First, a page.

STL212: The call of the patternmaker’s vise
Chairmaker David Douyard joins Mike and Ben in the studio, and they discuss using budget lumber, tools they covet, go-to chisels, and what one listener should do with his old patternmaker's vise.
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What are your thoughts on using cheap big-box-store pine for furniture (not even “select pine”). E.g. 6ft x 6 inch x ¾ inch boards for $6. I’m hesitant to blow $200 of lumber on something to learn, when I could do it with $30 worth of pine.
A question for the panel: What is one tool that you covet, but will likely never own, either due to price or practical considerations?
Segment: All-Time Favorite Tool
I probably don’t need yet another woodworker’s bench, but the very first one I made 30 years ago isn’t quite up to par and I would like to replace it with a very stable bench, possibly a split top Roubo. Years ago I had acquired, very inexpensively, a vintage G.M. Yost patternmaker’s vise (similar to an Emmert), and it has been installed on this makeshift bench for many years. My question is, in your opinion, should I build the split top Roubo with a leg vise, deadman and wagon vise and move the Yost to a 2″ thick but only 30″ high solid ash assembly table I already have; or (b) incorporate the Yost into the new bench, instead of a leg vise?
I have to admit that the Yost vise is very substantial for run of the mill front vise use, but I really haven’t needed to rotate it, tilt it, or swivel the jaws very much, if ever. I primarily do rectilinear work, but I can see myself getting into projects involving more hand shaping, in which case the features of the Yost might be beneficial. Assuming that the 2” thick ash assembly bench can properly support the weight of the Yost vise, I would have just as much room to use it there as I will have on the new workbench.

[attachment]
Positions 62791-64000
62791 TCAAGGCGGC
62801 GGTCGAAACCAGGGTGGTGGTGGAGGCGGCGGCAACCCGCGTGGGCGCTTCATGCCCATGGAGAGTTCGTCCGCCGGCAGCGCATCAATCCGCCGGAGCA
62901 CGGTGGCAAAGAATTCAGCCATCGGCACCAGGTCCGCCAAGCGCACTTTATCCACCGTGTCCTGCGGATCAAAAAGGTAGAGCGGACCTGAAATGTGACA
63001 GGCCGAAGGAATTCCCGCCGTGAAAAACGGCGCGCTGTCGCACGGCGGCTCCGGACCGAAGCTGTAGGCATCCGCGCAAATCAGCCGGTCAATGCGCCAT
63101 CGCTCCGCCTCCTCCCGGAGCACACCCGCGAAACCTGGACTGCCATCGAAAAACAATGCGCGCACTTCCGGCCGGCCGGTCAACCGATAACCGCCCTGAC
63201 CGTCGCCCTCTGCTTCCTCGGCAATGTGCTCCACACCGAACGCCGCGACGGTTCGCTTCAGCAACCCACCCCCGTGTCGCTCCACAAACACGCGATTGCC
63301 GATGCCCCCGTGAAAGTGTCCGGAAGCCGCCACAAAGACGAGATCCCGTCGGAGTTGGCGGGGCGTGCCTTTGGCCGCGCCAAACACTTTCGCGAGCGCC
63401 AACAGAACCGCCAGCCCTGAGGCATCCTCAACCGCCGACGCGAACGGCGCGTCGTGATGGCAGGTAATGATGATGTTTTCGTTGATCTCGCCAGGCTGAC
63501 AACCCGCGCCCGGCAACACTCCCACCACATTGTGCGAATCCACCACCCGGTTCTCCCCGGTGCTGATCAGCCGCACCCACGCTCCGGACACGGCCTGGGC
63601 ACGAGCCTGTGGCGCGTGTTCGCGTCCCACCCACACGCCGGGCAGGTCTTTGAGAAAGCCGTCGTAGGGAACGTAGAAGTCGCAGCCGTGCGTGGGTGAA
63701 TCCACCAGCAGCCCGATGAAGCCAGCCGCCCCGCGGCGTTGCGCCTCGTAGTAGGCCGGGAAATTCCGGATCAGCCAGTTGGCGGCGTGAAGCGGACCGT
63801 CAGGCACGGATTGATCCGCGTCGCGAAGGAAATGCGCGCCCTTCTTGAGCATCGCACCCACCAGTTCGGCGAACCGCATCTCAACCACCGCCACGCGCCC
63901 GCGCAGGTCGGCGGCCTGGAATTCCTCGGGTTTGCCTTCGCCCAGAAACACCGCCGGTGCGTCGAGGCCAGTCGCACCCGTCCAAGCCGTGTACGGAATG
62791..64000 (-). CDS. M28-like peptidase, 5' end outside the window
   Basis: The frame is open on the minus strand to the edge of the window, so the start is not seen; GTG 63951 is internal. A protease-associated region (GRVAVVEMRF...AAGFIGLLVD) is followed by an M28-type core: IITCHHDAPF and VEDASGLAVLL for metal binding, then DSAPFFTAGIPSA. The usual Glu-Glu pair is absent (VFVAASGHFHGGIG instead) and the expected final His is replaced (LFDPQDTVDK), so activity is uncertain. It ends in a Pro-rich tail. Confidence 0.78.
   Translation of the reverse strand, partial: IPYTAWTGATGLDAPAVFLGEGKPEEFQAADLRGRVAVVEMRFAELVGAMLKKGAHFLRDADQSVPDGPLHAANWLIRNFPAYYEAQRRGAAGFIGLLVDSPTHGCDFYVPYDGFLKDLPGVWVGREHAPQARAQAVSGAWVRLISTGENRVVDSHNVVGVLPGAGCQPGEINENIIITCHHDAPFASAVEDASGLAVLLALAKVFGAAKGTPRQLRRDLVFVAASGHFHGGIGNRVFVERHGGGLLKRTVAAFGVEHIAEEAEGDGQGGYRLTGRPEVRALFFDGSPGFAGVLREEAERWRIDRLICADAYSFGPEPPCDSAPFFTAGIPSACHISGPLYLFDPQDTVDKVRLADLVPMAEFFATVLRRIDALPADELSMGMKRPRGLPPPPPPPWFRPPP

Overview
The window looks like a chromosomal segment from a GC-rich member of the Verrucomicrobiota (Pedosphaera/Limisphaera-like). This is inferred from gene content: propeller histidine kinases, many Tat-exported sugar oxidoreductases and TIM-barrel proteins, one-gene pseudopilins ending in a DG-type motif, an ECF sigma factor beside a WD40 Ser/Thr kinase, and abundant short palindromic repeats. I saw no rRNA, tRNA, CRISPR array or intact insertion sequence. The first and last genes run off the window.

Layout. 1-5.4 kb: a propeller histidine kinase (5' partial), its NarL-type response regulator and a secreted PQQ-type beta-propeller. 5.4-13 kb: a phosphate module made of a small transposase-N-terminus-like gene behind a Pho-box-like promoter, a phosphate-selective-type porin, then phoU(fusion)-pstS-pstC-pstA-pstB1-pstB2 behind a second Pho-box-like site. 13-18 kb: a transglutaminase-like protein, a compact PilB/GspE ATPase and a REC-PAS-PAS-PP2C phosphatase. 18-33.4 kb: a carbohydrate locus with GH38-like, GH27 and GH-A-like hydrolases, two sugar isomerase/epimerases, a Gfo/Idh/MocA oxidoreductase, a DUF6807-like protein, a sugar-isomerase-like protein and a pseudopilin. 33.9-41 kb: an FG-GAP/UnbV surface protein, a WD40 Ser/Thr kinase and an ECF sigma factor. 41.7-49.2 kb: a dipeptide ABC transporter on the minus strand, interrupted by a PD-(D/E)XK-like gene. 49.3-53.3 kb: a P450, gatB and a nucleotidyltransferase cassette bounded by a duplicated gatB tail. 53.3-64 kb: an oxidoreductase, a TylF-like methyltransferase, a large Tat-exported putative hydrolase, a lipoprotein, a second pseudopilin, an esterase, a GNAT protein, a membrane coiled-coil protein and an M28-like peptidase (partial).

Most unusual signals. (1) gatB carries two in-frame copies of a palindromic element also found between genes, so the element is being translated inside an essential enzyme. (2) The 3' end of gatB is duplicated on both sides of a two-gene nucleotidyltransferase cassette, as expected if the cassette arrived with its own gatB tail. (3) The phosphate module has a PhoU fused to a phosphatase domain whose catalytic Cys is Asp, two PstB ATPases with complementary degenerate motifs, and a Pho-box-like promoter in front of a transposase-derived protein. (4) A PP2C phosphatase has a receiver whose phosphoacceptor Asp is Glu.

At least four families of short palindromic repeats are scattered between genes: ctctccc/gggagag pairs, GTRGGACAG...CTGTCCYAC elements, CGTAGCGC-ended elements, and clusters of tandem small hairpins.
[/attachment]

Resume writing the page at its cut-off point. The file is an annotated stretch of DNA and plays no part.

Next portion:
I don’t use chisels often but am working my way toward more hand working. I’ve heard over and over again how you need to feel what it’s like cutting with a sharp chisel to know if you are sharpening correctly. I have a number of my fathers and grandpas old Stanley and other brand chisels ranging from 1/4- 1” that haven’t been sharpened in years.
Should I buy 1 very nice chisel in order for me to understand what sharp really is? If so what size?
After listening to you guys it seems I will still have to sharpen the chisel once I get it but it will need much less sharpening than the 20 year old chisels I have.
Every two weeks, a team of Fine Woodworking staffers answers questions from readers on Shop Talk Live, Fine Woodworking‘s biweekly podcast. Send your woodworking questions to [email protected] for consideration in the regular broadcast! Our continued existence relies upon listener support. So if you enjoy the show, be sure to leave us a five-star rating and maybe even a nice comment on our iTunes page.